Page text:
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Mike & speaker funnybusiness..

Discussion in 'Electronic Design' started by Robert Baer, Mar 19, 2013.

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  1. Robert Baer

    Robert Baer Guest

    Well, my trusty AT&T phone died and a got a new one.
    So,i thought to take apart the handset..err..BASH apart,as it was
    *NOT* made to be taken apart in any nice way.
    Surprise!
    The electret mike had a _diode_ (signal) in parallel, reversed polarity.
    Say what? Waffer??
    And the dynamic speaker had _two_ diodes (1N4000 series),
    back-to-back in parallel across it.
    Say what? Waffer?
    Yes,i know that diodes are cheap, but since there is no useful
    function for them, what gives?
     
  2. Lightning IS an electrostatic discharge, and no, one cannot generally
    protect against a true lightning intrusion. They start at like 6MV.

    You would have a hard enough time stopping the EMP jolt they cause.
     
  3. miso

    miso Guest

    Possibly the diode across the speaker is for back-EMF. Drop the phone
    and speaker generates a pulse.
     
  4. Robert Baer schrieb:

    [...]
    Anti-parallel diodes connected in parallel to the handset speaker
    are very common for hearing protection purposes:

    <http://www.fernsprecher.info/html/w48_schaltbild.html>

    HTH

    Reinhard
     
  5. That is what he is talking about here. And ESD in an electronics context
    is considered to be something else. As in, say, human body model as
    opposed to struck-down-by-the-almighty model.
    Careful, you'll attract the real lightning nutter.

    Oh why not, lets try anyway: Lightning rod, mains whole house protector,
    lightning surge protector.

    See what turns up.
     
  6. John S

    John S Guest

    Actually, I had underground telephone service in the country. It seems
    that lightning will follow the tree it hit down the trunk, to the roots
    and into the nearby telephone cable. I have several pieces of equipment
    which testify to that fact.
     
  7. Guest

    This causes a common mode into the armored cable. The current flows
    along the cable shield in both direction, eventually spreading into
    the surrounding ground. The size of the common mode voltage depends on
    the total resistance from the point the cable was hit to neutral
    ground and the current (U=IR), typically hundreds or a few thousand
    volts.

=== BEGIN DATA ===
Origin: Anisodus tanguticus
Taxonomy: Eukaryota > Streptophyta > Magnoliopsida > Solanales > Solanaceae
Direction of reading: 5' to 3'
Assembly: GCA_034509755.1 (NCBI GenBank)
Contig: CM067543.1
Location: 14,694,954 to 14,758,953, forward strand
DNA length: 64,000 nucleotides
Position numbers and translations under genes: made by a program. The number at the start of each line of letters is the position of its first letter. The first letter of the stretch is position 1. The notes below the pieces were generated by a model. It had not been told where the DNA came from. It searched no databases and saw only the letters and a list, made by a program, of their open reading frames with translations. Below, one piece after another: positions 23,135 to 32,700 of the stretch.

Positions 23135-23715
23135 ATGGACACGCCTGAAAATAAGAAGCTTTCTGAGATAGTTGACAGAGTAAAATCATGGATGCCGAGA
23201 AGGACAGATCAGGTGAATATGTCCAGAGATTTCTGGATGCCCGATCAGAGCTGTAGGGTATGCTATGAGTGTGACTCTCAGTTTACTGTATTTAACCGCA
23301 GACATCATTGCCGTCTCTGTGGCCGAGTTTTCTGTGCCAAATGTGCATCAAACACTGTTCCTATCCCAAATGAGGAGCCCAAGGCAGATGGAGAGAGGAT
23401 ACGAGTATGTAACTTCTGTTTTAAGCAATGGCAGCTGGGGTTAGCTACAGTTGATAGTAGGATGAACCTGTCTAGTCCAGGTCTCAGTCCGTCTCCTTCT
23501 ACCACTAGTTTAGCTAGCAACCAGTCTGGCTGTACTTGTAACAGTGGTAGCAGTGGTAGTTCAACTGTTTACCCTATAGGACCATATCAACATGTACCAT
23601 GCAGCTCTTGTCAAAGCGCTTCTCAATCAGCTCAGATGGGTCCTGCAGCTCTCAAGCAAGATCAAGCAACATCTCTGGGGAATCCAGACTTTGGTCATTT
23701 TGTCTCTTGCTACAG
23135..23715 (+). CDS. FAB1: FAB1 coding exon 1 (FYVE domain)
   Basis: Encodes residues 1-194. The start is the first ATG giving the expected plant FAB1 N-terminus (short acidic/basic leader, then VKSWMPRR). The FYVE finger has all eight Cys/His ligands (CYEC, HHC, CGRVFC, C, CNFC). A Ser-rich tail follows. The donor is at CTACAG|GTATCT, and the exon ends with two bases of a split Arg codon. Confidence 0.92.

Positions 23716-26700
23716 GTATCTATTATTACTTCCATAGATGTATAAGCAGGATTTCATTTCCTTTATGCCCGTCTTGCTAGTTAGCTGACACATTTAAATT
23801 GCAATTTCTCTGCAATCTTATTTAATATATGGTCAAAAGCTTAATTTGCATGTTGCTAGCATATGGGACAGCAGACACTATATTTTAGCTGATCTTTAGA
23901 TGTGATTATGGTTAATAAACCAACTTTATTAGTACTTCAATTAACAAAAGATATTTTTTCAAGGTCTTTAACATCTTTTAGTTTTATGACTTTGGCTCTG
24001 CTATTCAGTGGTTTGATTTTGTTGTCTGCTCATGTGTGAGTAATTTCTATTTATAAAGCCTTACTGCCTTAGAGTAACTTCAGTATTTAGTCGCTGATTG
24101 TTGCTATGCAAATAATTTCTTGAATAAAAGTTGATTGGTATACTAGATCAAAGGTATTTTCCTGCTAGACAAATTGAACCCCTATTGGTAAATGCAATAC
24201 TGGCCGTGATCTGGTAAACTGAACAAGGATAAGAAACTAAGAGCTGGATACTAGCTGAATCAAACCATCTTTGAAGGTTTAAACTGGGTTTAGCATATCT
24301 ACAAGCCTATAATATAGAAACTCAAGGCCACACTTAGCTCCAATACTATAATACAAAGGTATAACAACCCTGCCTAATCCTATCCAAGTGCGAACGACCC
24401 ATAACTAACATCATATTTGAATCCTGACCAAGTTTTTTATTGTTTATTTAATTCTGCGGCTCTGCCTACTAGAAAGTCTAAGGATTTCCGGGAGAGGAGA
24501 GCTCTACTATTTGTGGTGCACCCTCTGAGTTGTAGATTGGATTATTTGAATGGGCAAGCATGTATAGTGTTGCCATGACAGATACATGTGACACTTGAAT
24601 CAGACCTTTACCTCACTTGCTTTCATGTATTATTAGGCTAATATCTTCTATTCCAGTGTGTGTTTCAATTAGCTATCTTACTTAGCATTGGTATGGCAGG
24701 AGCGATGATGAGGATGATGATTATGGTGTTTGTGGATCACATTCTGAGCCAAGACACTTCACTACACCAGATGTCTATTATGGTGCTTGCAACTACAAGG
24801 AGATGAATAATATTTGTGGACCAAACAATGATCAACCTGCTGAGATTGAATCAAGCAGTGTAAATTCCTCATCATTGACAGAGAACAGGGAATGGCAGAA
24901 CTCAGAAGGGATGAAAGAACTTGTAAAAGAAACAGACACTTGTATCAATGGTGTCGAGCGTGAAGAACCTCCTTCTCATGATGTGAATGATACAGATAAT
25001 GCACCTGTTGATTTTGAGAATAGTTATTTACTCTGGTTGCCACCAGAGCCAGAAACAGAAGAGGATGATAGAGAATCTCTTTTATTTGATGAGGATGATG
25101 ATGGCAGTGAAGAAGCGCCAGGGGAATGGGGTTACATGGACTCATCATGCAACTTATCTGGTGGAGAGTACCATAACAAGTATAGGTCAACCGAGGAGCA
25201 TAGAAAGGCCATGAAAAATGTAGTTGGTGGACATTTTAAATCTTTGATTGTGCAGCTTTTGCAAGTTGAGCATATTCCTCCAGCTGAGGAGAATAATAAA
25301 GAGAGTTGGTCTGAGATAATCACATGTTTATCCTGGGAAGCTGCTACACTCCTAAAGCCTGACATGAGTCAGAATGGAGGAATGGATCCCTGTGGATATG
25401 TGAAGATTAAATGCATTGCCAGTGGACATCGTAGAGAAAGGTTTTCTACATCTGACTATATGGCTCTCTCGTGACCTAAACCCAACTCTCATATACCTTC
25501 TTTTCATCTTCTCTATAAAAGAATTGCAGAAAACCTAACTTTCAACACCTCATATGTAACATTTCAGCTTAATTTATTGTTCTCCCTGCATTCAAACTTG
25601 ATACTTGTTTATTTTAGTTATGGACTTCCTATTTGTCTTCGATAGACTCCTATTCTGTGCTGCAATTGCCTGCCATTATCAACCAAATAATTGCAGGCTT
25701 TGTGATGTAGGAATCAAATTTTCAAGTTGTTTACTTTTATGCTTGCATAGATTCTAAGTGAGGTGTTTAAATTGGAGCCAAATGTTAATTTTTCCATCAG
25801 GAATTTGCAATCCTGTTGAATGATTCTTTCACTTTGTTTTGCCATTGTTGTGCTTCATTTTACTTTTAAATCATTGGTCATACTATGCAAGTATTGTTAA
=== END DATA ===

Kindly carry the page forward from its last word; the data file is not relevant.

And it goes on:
For a simple telephone set, the common mode is not much of an issue,
    since it is floating and relies of the differential signal between the
    conductors in the pair and hence not much need for diodes across
    microphone and headphone. However, there should be a large gap
    between the headphone and the human head, so that the human does not
    get hit by this common mode voltage in the head by a small spark (that
    is the U=IR losses, not the megavolt range lightning).

    However, when the "telephone" is also grounded locally or at a power
    substation, such as in mains powered phones, answering machines,
    modems and ADSLs, there is a big risk that the common mode voltage in
    the telephone pair will flashover to ground, through audio/mains
    transformers and optoisolators or simply flashover between too closely
    mounted PCB tracks, causing a lot of damage.
     
  8. Jasen Betts

    Jasen Betts Guest

    Yeah, underground phone service didn't protect me eiither, I had a few
    MC1488s and MC1489s in serial ports die before I learned to also
    unplug the modem
     
  9. Tauno Voipio

    Tauno Voipio Guest

    The 1488 and 1489 were called 14-leg fuses, for a reason.
    In the 70's, we had a standing order to set up good quality
    sockets for them when changed for the first time, to save
    the PCB's.
     
  10. oooh, that's gotta hurt Jim.... :)
     
  11. Guest

    Diodes are for transients created during normal phone operation. As onlyone other noted, parallel 1N4000 series diodes limit voltage to the speaker and protect your ear from excessively loud noise transients. Diodes conduct only when speaker voltage is excessive.

    Other speculated anomalies are made irrelevant by solutions required at the subscriber interface; where phone wires enter each building.
     
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